Recycling Facts – We’re Getting Better!


If you look at the recycling facts, you will see that since 1990, the United States has improved dramatically in their recycling activities. Recycling facts report that fifteen years ago, the U.S. recycled roughly fifteen percent of our waste materials, which today has doubled to thirty percent! The following recycling facts are both interesting and fun bits of information to increase your knowledge on the art of recycling.

Recycling Facts For Fun: o Over 40 percent of soft drink bottles are recycled as well as 40 percent of paper products. o More than 50 percent of steel products and appliances are recycled. o 20 years ago in the U.S. there was one curbside recycling program in the U.S. There are now over 10,000 with 12,000 drop of recycling sites. How Are Recycled Materials Collected? There are four ways to recycle: drop-off recycling centers, curbside recycling, buy back centers, and deposit/refund centers (such as those for glass bottles.) Did you know there are now over 450 recycling material recovery facilities that buy recyclable material, sort it, clean it, and sell it again to companies who then use it in production? Where Can I Find Such Recycled Materials? There are many uses for the recycled material in products that we use every day. Some of the more common ones are paper towels, aluminum, and newspaper. But a check of recycling facts uncovers some more unusual uses for recycled materials, using recovered plastic in carpeting and park benches, and using recovered glass for paving roads. How Can I Recycle? Recycling facts state that one of the most important parts in the recycling process is you-the consumer.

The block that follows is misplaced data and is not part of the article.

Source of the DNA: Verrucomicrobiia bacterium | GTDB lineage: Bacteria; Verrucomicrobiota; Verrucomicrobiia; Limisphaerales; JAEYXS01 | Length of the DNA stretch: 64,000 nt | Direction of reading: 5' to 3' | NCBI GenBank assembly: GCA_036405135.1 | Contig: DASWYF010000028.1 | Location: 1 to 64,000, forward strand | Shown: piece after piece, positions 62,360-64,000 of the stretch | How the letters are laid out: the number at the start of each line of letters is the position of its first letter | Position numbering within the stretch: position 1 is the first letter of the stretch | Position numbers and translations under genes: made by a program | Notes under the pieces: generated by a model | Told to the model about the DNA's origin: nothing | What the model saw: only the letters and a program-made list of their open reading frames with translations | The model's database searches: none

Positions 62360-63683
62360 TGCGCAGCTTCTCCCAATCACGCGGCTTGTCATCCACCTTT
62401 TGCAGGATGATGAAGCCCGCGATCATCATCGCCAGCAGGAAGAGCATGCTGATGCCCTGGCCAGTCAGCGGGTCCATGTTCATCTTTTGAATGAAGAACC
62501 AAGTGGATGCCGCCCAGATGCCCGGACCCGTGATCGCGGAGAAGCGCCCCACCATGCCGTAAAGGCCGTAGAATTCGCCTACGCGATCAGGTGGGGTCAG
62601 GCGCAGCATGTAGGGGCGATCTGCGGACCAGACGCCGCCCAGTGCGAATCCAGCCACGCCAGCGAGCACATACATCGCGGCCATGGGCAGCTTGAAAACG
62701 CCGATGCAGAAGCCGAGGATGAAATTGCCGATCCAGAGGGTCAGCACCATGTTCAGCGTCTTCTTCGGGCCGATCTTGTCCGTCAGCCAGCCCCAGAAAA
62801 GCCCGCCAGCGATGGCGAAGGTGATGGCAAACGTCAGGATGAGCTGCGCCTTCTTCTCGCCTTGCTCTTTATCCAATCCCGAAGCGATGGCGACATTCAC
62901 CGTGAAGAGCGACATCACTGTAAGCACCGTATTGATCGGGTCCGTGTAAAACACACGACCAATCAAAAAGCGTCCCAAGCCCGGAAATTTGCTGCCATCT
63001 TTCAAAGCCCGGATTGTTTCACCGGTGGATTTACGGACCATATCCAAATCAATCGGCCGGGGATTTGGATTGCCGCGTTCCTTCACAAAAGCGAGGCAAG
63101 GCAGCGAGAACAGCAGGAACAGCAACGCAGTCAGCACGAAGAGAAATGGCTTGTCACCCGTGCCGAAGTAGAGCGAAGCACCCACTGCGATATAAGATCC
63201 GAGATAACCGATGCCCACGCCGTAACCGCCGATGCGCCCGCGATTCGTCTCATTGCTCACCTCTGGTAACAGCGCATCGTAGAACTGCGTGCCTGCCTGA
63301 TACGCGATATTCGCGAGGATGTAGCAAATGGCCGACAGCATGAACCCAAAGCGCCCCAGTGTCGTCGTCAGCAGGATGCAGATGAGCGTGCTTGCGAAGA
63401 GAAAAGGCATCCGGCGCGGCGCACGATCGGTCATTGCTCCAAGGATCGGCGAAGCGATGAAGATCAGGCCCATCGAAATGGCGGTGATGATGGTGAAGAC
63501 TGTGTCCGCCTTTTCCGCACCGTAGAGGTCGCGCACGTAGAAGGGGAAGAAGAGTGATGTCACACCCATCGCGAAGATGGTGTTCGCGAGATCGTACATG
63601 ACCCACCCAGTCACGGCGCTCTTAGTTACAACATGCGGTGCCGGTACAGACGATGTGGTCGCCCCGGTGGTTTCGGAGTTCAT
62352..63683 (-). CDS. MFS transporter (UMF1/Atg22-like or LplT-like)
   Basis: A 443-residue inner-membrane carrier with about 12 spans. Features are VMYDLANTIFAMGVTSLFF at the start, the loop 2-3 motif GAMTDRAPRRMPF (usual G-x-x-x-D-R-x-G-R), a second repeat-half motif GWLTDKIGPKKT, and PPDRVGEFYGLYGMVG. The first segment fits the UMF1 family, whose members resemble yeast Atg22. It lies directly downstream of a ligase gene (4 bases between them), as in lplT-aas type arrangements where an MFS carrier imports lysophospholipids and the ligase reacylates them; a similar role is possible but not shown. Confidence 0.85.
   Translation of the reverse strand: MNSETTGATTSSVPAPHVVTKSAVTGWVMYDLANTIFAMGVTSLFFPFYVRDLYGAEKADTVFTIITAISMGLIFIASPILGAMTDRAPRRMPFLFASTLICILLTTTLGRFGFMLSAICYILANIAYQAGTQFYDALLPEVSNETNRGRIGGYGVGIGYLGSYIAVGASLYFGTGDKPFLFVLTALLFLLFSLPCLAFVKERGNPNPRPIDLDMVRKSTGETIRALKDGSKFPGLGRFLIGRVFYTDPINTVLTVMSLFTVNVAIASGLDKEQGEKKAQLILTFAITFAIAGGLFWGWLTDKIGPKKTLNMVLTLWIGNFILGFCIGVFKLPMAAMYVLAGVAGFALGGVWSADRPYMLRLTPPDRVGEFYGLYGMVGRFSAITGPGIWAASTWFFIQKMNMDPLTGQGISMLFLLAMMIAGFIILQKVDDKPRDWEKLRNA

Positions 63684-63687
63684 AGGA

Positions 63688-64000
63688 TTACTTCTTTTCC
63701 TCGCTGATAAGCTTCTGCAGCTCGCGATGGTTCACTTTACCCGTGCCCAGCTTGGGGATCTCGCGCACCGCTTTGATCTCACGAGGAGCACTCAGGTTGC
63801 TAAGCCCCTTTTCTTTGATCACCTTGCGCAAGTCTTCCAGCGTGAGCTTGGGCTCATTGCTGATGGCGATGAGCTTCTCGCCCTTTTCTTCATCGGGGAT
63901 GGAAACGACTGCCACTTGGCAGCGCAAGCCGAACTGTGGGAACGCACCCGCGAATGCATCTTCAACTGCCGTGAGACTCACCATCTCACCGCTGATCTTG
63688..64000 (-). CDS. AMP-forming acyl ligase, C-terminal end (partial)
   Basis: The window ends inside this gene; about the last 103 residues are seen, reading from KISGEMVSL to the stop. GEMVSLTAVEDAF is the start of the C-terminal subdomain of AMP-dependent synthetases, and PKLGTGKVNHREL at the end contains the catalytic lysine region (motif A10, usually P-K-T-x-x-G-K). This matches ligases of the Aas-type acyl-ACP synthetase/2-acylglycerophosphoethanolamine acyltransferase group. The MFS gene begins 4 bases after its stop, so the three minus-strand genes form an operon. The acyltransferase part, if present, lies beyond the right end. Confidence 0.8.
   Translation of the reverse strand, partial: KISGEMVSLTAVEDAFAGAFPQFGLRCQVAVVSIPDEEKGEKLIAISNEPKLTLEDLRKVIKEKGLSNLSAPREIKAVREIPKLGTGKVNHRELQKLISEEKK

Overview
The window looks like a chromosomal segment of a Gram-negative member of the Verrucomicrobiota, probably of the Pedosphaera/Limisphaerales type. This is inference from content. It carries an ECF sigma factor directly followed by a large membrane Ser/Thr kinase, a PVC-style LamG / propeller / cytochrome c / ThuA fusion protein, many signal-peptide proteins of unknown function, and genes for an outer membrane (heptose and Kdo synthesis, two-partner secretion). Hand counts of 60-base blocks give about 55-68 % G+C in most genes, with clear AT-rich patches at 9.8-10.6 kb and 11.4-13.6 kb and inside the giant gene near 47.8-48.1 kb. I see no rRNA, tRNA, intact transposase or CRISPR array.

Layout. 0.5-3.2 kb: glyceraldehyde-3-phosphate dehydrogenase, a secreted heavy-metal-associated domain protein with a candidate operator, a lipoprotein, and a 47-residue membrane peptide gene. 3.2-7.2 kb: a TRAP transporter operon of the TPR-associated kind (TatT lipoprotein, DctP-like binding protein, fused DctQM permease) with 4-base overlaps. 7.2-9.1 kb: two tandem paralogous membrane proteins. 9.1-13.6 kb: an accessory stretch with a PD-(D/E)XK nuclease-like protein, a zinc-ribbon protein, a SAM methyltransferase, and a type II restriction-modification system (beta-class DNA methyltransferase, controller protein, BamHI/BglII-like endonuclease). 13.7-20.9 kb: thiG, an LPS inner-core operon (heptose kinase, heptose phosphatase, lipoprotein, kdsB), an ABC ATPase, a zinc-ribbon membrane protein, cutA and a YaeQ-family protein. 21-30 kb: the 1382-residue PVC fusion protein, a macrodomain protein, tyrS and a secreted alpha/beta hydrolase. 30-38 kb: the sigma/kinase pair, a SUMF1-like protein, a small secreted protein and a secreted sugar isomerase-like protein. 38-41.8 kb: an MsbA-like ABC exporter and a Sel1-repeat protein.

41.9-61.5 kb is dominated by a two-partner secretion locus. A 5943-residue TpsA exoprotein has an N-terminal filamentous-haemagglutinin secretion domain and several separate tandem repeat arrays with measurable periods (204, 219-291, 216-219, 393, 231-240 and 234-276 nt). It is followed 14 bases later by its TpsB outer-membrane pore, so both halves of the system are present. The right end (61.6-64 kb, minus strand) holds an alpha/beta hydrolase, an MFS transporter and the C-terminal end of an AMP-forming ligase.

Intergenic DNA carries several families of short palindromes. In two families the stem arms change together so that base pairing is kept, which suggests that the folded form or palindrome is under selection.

As you buy recycled products and then recycle them again, you continue the cycle. We also need to keep introducing new materials into this cycle, because one of the lesser known recycling facts is that after a time some materials can no longer be recycled. According to the recycling facts, paper can only be recycled 7 times before the fibers get too small to use again. On the other hand, metal can be recycled over and over. Special Recycling Resources The EPA sponsors a program for businesses called “WasteWise”. There is no charge to become a member and membership is voluntary.

The program will give you ways to reduce your waste products and improve your bottom line while doing it. You can participate in the program as much or as little as you would like and you will become more aware of the recycling facts associated with your industry as well as other industries that you interact with. Local governments can get more information and recycling facts from the EPA in a publication called “Getting More for Less: Improving Collection Efficiency,” which details what different communities can do to improve their waste collection services and increase their recycling programs. We all need to become more aware of the part we play in the recycling process.

If there is no current program, or if it is only minimal, you may want to find ways to encourage increased participation in conjunction with the local government. Margarette Tustle writes ideas for home and family.

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